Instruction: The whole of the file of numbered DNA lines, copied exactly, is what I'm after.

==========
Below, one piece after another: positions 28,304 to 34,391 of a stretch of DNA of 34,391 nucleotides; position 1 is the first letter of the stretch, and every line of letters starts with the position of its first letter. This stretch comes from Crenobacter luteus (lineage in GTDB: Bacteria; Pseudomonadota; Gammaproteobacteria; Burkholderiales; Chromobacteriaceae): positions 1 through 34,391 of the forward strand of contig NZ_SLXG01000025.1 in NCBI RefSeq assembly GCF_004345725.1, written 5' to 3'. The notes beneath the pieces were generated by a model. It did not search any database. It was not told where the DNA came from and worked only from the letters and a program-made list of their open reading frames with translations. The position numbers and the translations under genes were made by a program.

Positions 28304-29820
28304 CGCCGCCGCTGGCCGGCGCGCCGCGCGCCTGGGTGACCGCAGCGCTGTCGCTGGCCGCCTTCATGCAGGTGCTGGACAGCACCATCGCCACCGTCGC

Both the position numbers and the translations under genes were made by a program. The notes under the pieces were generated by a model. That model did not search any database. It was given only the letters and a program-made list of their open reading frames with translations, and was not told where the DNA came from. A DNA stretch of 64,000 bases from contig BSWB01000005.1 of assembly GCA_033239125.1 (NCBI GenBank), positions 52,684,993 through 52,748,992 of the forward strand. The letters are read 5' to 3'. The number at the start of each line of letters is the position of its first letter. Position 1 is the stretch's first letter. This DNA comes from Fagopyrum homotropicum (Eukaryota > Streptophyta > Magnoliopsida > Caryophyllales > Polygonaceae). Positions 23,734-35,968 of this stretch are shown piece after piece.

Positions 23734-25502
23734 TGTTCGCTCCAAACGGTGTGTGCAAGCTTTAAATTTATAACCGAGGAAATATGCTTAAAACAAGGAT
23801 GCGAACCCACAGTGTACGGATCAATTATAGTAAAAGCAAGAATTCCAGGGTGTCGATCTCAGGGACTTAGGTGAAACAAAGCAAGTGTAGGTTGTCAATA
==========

Below, one piece after another: positions 28,304 to 34,391 of a stretch of DNA of 34,391 nucleotides; position 1 is the first letter of the stretch, and every line of letters starts with the position of its first letter. This stretch comes from Crenobacter luteus (lineage in GTDB: Bacteria; Pseudomonadota; Gammaproteobacteria; Burkholderiales; Chromobacteriaceae): positions 1 through 34,391 of the forward strand of contig NZ_SLXG01000025.1 in NCBI RefSeq assembly GCF_004345725.1, written 5' to 3'. The notes beneath the pieces were generated by a model. It did not search any database. It was not told where the DNA came from and worked only from the letters and a program-made list of their open reading frames with translations. The position numbers and the translations under genes were made by a program.

Positions 28304-29820
28304 CGCCGCCGCTGGCCGGCGCGCCGCGCGCCTGGGTGACCGCAGCGCTGTCGCTGGCCGCCTTCATGCAGGTGCTGGACAGCACCATCGCCACCGTCGC

Both the position numbers and the translations under genes were made by a program. The notes under the pieces were generated by a model. That model did not search any database. It was given only the letters and a program-made list of their open reading frames with translations, and was not told where the DNA came from. A DNA stretch of 64,000 bases from contig BSWB01000005.1 of assembly GCA_033239125.1 (NCBI GenBank), positions 52,684,993 through 52,748,992 of the forward strand. The letters are read 5' to 3'. The number at the start of each line of letters is the position of its first letter. Position 1 is the stretch's first letter. This DNA comes from Fagopyrum homotropicum (Eukaryota > Streptophyta > Magnoliopsida > Caryophyllales > Polygonaceae). Positions 23,734-35,968 of this stretch are shown piece after piece.

Positions 23734-25502
23734 TGTTCGCTCCAAACGGTGTGTGCAAGCTTTAAATTTATAACCGAGGAAATATGCTTAAAACAAGGAT
23801 GCGAACCCACAGTGTACGGATCAATTATAGTAAAAGCAAGAATTCCAGGGTGTCGATCTCAGGGACTTAGGTGAAACAAAGCAAGTGTAGGTTGTCAATA